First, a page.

Skip to main content

Insect-IMP: New International Initiative for Advancing Insect Breeding and Genetic Improvement

The global population is expected to grow to 10 billion by 2050, increasing demand for food, specifically protein. Insect farming can significantly affect global food security by reducing environmental footprints and improving sustainability. However, it currently relies on insect populations whose genetics are poorly understood and not necessarily bred or fit for purpose. Understanding the genetics of large livestock species has made a big difference in advancing farming systems. Still, little effort has been put into breeding programs that would ensure the genetic improvement of insect species. With the continuous scale-up of insect farming systems, there is a rising need to coordinate research efforts in insect breeding and genetics.

To address this challenge, experts and professionals interested in sustainable insect breeding first met in September 2023 in Brussels to kickstart an interdisciplinary collaboration. The network forms the Insect-IMP Action funded by COST. COST Actions are collaborative research networks funded by the European Cooperation in Science and Technology (COST) program for addressing scientific, technological, or societal challenges. A fresh network for innovation, Insect-IMP aims to facilitate communication, collaboration, and knowledge transfer within and across insect species. Another goal of the COST Action is bridging the gap between academia and industry to advance the field of breeding and genetic improvement of insects.

The Insect-IMP Action seeks to address challenges faced by the growing insect farming industry, where genetic improvement needs to catch up with the rapid pace of industry expansion. Objectives of the Action include:

  1. Coordinating research efforts on genotyping and population structure.
  2. Understanding mating behaviors and improving mating control in insect species.
  3. Identifying the impact of community interactions on insect performance.
  4. Defining breeding goals for genetic improvement in insect species.
  5. Addressing challenges in phenotyping.
  6. Assessing and improving models for genetic and genomic evaluation.

There are eight dedicated Working Groups (WGs) to fulfill these objectives. These eight WGs have already started their online meetings to set standards and provide impulses for progress in the agriculture and food sectors. Apart from online meetings, there will be three in-person WG meetings throughout the year: one in Novi Sad (Serbia), the other in Celle (Germany), and the final one in Ljubljana (Slovenia). Furthermore, an industry workshop in May at the Insecta Conference and a thematic workshop later in the year are being planned, where interested parties can meet the Action community.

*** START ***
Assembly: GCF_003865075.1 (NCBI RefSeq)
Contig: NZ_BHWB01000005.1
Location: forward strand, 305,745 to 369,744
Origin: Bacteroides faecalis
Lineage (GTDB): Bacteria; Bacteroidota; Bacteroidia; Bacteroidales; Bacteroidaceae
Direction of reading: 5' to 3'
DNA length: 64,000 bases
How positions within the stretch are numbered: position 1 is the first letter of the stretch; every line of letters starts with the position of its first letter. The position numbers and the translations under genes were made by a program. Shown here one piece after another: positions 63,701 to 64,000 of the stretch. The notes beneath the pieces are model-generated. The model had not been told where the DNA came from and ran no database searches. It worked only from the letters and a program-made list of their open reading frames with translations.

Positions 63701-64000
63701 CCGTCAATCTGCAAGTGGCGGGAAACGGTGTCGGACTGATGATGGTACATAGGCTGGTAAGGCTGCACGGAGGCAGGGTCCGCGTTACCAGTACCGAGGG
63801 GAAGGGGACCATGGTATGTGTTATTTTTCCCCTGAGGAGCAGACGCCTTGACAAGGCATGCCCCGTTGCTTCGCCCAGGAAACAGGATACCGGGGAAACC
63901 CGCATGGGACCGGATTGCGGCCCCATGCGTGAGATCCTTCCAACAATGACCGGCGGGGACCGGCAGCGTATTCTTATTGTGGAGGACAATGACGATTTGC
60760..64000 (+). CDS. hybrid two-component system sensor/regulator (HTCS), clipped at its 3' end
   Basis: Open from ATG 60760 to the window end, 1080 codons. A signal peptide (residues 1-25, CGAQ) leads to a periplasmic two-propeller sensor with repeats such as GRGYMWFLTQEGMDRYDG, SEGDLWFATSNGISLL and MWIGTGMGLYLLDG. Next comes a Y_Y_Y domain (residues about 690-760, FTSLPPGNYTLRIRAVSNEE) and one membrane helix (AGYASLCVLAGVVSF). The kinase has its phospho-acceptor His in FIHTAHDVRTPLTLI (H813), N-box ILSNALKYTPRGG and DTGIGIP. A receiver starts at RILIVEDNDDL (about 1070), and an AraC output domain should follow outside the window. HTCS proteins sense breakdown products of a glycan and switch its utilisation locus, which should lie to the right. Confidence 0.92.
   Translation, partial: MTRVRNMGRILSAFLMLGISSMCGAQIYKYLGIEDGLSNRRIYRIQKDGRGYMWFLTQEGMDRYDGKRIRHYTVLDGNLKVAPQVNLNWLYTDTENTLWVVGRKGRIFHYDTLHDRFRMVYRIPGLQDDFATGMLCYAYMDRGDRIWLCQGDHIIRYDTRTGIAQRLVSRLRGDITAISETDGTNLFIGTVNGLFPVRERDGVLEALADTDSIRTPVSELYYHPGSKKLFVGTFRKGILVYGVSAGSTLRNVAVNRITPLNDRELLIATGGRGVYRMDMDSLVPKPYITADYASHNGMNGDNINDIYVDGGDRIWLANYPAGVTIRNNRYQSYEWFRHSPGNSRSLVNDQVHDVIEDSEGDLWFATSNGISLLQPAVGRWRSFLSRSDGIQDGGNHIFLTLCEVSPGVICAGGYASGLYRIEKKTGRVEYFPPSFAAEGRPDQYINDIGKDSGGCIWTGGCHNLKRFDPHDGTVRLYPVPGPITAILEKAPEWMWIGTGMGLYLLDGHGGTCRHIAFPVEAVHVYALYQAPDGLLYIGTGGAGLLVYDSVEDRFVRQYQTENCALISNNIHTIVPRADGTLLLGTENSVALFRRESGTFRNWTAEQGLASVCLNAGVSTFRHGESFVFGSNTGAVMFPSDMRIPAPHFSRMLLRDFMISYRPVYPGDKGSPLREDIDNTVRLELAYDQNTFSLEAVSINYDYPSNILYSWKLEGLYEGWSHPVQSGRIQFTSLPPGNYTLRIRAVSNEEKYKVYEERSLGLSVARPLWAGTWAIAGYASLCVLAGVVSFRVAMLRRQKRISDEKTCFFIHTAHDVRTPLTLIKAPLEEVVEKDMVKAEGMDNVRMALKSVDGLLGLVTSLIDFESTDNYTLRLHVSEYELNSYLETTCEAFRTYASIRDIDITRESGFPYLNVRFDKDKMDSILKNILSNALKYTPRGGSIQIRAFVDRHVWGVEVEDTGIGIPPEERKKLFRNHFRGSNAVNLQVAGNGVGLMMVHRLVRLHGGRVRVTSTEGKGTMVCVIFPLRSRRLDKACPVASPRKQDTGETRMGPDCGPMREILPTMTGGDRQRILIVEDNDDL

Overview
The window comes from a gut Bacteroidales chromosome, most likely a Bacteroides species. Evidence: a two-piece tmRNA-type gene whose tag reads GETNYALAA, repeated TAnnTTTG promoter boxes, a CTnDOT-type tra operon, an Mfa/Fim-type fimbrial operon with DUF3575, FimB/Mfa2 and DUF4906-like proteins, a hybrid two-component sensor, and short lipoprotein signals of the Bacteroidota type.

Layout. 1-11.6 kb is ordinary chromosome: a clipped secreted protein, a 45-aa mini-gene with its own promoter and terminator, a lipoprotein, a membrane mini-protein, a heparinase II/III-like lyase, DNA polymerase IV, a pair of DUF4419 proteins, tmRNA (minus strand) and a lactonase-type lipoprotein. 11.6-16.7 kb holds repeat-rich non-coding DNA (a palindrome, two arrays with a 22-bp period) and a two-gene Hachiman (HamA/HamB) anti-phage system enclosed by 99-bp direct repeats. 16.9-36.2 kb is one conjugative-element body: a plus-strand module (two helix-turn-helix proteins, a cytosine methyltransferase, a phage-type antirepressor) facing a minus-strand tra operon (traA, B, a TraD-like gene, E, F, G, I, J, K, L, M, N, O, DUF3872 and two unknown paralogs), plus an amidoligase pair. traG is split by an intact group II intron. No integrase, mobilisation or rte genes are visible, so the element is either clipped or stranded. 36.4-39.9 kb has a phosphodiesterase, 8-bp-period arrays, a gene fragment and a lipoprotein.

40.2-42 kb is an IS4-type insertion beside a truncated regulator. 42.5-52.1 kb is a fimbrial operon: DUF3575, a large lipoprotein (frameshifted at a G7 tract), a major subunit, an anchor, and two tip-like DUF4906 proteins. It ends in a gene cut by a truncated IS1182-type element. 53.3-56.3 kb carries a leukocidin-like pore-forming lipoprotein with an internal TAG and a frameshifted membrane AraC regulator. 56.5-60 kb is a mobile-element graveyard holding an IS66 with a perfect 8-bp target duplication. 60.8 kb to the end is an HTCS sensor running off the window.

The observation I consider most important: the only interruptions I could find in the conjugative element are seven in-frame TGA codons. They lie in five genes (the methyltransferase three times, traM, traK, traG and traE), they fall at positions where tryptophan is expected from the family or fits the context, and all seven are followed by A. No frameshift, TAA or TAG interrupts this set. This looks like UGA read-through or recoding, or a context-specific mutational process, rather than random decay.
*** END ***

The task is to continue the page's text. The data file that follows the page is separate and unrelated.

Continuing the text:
As of mid-February, more than 160 representatives of academic institutions and industry partners from 27 countries joined the Action. Currently, the industry is represented by around 15 companies from the sector. Insect-IMP invites potential stakeholders besides researchers and innovators—from insect farmers and insect breeding companies to livestock, poultry, and aquaculture industries that might utilize insects as feed—to participate in the Action and its upcoming events to:

  • Share their expertise and insights to address challenges in the field.
  • Collaborate with researchers working on diverse insect species.
  • Contribute to the development of best-practice recommendations for insect breeding.
  • Foster communication between academia and industry.
  • Participate in workshops, training, and collaborative efforts.

Insect-IMP network encourages participation from individuals at all stages of their careers and from diverse backgrounds, creating an inclusive environment to support the field's growth. Insect farming is a young industry; unsurprisingly, almost half of the Insect-IMP members are younger than 40. Moreover, the Action will support young voices from Inclusiveness Target Countries as defined by COST. The four conference grants will reimburse travel, participation, accommodation, and subsistence costs. Moreover, the initiative will hold training schools during the next four years and fund short-term scientific missions for staff exchange.

For more information about Insect-IMP contact

Potential participants can use the link to apply for the working groups.